Earlier this week, YIMBY posted the first renderings for an office project underway at 520 West 20th Street, between the High Line and Eleventh Avenue. Now, we have a new look at the project courtesy of its architect, Morris Adjmi, which gives a much better idea of where the design stands. Eli and James Haddad (doing business as the Carolina Manufacturing Co.) are developing.
YIMBY also sent along some questions regarding prospective tenants and the overall look, and Adjmi described the project thusly:
The developer is looking for a single tenant to attach their brand and occupy what we believe to be a unique first-class office building in Chelsea. 520 West 20th Street will continue to respect the historic character of the neighborhood while embracing the exciting spirit that the repurposing of the High Line has created (like the Theory, High Line and Samsung buildings). We paid special attention to maintain soaring ceiling heights on each floor and created a multitude of outdoor spaces with views of the river, city and the High Line park.
Like the other Adjmi projects mentioned above, 520 West 20th Street will be a positive addition to the High Line corridor, which continues to boom with office and residential developments sprouting alongside its entirety.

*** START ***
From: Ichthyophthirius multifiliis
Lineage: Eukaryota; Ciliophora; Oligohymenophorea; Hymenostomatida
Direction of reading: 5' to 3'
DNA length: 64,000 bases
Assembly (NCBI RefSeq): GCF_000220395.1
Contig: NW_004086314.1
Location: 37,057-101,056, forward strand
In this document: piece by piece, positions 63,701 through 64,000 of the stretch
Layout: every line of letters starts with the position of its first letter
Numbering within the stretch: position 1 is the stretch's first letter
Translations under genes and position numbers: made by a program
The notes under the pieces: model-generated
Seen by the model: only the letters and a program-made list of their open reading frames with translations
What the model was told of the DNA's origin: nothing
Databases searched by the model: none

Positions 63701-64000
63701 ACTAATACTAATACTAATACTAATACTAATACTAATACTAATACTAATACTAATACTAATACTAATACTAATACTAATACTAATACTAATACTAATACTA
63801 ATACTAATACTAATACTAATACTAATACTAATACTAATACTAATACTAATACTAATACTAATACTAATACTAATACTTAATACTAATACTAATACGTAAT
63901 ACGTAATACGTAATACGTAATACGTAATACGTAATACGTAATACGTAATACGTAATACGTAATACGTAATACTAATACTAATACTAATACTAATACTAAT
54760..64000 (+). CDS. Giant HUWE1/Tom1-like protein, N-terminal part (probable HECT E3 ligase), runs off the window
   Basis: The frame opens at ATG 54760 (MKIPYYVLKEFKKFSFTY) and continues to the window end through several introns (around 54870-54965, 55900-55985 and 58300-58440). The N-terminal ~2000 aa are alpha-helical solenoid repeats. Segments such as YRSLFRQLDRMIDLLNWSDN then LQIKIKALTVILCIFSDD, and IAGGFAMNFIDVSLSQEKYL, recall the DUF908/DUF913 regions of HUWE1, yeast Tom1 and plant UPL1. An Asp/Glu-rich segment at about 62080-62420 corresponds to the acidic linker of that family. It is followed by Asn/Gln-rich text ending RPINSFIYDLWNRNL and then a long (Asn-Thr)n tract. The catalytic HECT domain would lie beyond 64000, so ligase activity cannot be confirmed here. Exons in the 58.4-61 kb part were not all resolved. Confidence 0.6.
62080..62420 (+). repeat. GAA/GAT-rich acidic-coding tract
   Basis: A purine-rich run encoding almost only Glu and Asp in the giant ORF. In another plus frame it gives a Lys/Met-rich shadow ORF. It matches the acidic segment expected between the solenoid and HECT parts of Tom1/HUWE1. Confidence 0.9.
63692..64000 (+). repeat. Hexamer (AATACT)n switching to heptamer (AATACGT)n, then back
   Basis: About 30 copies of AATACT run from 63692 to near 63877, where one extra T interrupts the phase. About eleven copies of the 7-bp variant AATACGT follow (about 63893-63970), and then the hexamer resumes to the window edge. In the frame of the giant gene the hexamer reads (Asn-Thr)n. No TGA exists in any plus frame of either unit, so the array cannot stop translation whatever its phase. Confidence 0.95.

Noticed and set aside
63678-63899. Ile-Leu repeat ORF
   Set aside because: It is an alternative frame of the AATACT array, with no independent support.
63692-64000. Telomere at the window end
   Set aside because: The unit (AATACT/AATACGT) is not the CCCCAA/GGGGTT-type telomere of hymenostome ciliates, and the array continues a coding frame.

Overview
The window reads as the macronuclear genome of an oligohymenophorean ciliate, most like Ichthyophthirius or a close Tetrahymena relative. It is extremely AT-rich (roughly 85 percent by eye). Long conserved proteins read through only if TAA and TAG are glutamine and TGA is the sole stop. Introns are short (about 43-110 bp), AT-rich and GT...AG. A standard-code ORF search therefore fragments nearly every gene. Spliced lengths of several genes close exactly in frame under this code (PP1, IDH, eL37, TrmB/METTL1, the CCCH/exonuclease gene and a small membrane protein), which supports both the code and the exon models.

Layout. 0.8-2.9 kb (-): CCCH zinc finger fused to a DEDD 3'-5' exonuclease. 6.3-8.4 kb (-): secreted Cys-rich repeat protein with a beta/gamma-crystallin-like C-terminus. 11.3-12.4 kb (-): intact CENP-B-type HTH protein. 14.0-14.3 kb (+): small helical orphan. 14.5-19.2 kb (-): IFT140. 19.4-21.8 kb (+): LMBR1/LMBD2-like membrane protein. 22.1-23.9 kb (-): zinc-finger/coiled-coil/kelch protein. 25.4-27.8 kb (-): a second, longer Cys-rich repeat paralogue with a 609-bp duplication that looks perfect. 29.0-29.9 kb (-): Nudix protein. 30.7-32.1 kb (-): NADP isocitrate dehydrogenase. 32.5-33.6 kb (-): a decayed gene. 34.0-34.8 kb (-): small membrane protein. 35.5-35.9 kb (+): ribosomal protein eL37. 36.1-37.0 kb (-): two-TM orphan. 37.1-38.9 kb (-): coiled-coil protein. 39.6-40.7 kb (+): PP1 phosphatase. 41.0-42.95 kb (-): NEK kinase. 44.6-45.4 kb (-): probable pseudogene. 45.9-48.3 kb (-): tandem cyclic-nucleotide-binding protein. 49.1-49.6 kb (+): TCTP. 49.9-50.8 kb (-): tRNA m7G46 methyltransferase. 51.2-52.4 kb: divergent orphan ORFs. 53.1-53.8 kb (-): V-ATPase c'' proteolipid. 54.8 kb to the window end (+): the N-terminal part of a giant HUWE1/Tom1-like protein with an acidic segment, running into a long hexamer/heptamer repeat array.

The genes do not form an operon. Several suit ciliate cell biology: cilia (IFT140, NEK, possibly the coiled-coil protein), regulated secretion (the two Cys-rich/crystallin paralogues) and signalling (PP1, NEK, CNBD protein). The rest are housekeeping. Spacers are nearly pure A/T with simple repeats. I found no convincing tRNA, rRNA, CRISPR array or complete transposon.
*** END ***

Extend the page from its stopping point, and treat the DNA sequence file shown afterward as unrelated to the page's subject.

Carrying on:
While the aesthetic of new construction this far north typically skews towards the ultra-contemporary (best represented by like Gehry’s IAC Headquarters at 555 West 18th Street, and Nouvel’s Vision Machine at 100 Eleventh Avenue), the integration of the old warehouse at 837 Washington resulted in a striking office building that quickly leased (in its entirety) to Samsung. Hopefully this is a sign that more projects like 520 West 20th Street are in the works, as they tastefully integrate the neighborhood’s existing urban fabric into new construction.
Nearby, Adjmi also has plans for a ground-up office project of a similar size at 540 West 26th Street, which the Savanna Fund is developing.
In the case of 520 West 20th Street, the existing structure will also be maintained and completely renovated. But unlike 837 Washington, the building lies outside any historic districts and lacks landmark designation, proving that developers will indeed preserve and refurbish old buildings if it can add to profit margins.
For any questions, comments, or feedback, email [email protected]